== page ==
‘Straightforward’ answers to common questions on nickel tax

Published 7:15 am Thursday, April 20, 2017

Lincoln County Superintendent Michael Rowe

TAXES. It is hard to say the word without getting a bad taste in your mouth. We pay enough taxes. What could possibly be a good reason for paying more taxes?

In the near future, I will be asking members of the Lincoln County of Board of Education to approve a recallable nickel tax. While voting for an increase may not be popular, members realize our facilities are getting older and that we have no long range plan or funding mechanism to replace them. In order to finance new buildings, a nickel tax is necessary. Furthermore, we respect the opinions of each resident in our county and this is why I will be conducting a Town Hall meeting at each school in the district. Please take the time to read the following questions and answers. While I respect your opinion, it is the hope that you will see the need for a nickel tax.

Q. What is a “Recallable” Nickel?

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A. The nickel tax is the one commitment required of Lincoln County citizens to obtain state assistance for the construction of two new elementary schools.

While the nickel tax only generates $532,918 annually, the state will provide an additional $793,004 per year as a match. This increases bonding (borrowing) potential from $3.2 million to $21.1 million.

Many school districts have already taken advantage of additional state money by passing a nickel tax. These districts have received millions from Kentucky’s building funds and have built modern facilities that provide their students the best environment in which to learn.

If we do not pass this tax, it will take 20 years to generate enough money to build just one elementary school and we are turning away $10.7 million in matching funds from the state.

Q. Why does Lincoln County need a Nickel Tax?

A. The goal of the board of education is to provide the best educational environment for students. Under our current budget constraints, the board would not be able to construct a new elementary school for another 20 years. With the Nickel Tax, the board will be able to construct two new elementary schools.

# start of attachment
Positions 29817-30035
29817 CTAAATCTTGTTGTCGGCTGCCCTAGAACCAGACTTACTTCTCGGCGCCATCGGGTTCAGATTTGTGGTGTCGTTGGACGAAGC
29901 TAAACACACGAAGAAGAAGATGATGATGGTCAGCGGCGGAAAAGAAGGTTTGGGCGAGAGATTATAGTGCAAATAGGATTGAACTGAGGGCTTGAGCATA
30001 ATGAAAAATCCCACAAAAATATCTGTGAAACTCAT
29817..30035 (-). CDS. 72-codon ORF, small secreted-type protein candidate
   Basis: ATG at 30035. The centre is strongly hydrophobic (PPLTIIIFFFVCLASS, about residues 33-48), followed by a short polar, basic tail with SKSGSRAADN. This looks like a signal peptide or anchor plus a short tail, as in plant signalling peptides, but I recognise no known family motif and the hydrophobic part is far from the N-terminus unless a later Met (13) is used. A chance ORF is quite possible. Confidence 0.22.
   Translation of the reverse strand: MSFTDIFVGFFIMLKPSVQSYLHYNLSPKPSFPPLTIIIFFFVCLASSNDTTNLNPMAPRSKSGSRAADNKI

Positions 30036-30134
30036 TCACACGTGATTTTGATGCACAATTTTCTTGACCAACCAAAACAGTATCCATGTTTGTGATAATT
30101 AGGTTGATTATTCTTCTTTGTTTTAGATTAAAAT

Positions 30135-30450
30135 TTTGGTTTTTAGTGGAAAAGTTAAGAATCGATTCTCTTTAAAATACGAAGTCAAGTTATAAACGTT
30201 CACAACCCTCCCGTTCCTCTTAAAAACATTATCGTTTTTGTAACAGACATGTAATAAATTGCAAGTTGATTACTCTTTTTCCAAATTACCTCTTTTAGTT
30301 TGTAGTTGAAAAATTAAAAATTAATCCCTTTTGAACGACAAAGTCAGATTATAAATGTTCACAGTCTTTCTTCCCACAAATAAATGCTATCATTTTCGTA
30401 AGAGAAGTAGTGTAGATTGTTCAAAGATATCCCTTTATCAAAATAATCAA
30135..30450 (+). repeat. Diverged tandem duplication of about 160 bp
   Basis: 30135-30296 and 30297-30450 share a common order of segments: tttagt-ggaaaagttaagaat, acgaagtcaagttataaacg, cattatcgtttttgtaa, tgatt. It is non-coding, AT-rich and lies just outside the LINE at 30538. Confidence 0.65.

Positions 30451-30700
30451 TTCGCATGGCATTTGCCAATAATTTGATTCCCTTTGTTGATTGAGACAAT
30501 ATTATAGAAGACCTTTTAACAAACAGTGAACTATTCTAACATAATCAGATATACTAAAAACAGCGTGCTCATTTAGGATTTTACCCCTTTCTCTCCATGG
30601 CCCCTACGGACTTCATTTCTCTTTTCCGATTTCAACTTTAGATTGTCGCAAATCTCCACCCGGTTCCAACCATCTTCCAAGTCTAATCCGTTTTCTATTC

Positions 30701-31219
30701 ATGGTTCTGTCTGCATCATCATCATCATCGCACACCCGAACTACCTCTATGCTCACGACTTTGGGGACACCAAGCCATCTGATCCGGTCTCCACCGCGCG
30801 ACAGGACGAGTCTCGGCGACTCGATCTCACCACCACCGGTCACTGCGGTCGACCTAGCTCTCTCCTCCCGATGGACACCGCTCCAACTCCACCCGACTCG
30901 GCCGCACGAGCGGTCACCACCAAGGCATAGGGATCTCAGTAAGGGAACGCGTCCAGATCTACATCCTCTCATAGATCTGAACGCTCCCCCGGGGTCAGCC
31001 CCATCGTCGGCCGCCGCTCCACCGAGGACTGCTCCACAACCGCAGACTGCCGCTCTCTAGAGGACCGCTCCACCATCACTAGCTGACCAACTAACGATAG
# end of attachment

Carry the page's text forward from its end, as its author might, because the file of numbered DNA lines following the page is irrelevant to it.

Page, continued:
Q. Why does the Nickel Tax need to be passed now? Why not wait?

A. The longer we wait to pass the nickel the longer it takes to build the capacity to bond projects. Passing the nickel now would place district in position to construct two new elementary schools. There is also discussion at the state level that this could be the last year the state matches a Nickel Tax.

Q. What are the advantages to having the Nickel Tax?

A. The Nickel Tax more than quadruples the district’s ability to bond construction projects. Thus, we receive state matched dollars by contributing more locally.

Q. What will this do to individuals on fixed incomes?

A. This tax does not affect the Homestead Exemption Act.

Q. What will we build with the extra Nickel?

A. Currently, there is $72 million in unmet needs as outlined by our District Facilities Plan conducted in the spring of 2017. Discussions included the construction of two new elementary schools.

Q. Will this tax take away resources from the classroom?

A. The Nickel Tax is classified as “restricted” funds and cannot be used for anything but construction, debt service (bonding projects), or other projects as outlined on the District Facilities Plan. The Nickel Taxes do not affect our General Fund, which is where a majority of instructional components in the classroom are funded.

Q. What will happen if the “Recallable” Nickel is not passed?